By knowing the routine (the overall sequence of events) the student is able to relax a bit and use both the focusing and scanning part of vision to take in new information. Soft Eyes can now be used. The horse is more cooperative because he also knows what is going to happen so he can relax and breathe knowing that the student is not so anxious about being there. Remember that horses are always watching our reaction to a situation to decide if they are in danger. If we reassure them by our breathing and work with them using Soft Eyes, they will feel much less threatened and therefore remain present and interested during the training session.
When you are riding this same kind of focusing holds true. Consider the following experiment. While riding on an experienced, safe horse, look down at the horse’s neck or ears. Use Hard Eyes to focus intensely on something you want the horse to do such as a round circle or a good transition. Notice what the horse’s reaction is and how much difficulty you both experience in performing the task. Also observe how much tension you have in your muscles and what has happened to your breathing.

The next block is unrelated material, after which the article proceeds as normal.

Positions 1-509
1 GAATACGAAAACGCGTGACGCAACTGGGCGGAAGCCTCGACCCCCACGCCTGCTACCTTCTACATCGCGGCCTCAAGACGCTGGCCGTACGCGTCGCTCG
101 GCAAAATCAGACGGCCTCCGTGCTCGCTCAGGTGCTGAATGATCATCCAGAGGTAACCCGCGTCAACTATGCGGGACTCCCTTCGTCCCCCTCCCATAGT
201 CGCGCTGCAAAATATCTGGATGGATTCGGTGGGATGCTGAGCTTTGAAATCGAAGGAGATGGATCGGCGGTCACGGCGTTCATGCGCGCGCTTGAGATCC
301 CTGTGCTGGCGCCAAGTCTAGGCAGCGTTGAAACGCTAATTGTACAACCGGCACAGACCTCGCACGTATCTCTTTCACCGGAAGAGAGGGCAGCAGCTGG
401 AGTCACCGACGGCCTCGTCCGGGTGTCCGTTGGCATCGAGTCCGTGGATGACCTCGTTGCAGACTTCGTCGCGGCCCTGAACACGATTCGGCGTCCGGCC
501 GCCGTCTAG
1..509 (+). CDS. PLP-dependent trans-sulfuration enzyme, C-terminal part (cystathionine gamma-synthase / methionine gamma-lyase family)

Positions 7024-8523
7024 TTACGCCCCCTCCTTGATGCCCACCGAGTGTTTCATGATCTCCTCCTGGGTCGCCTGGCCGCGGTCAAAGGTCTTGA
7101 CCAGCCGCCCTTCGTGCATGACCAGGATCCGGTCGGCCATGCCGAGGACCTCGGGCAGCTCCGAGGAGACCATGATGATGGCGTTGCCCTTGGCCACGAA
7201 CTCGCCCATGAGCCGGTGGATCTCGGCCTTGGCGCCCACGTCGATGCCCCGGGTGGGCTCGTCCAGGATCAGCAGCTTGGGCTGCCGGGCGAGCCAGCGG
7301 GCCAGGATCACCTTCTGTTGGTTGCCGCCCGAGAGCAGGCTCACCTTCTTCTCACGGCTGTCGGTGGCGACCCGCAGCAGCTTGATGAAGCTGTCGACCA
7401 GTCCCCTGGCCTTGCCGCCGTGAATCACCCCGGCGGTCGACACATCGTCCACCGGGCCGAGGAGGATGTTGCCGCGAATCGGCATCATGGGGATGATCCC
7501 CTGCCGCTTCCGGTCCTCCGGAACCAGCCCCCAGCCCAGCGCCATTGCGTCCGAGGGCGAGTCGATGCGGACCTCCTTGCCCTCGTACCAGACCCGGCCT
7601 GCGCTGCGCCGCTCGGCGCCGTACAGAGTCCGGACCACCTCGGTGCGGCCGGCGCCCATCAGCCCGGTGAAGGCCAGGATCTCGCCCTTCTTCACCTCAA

Now look out beyond your horse’s ears at the scenery around you. Allow yourself to see the horse through the bottom part of your peripheral vision. Observe that while using your “Soft Eyes” you can still see your horse’s head, neck and ears. You might even be able to see your hands down in front of you and an area around you which encompasses more than 180º when using your peripheral vision to its full extent. Notice what has happened to the muscle tension you experienced previously and what the quality of your breathing is like now. Again perform the task you tried in the first part of this experiment. What has happened to the horse’s movement? How easy is it for both of you to accomplish the task? What is the difference in the quality of the movements?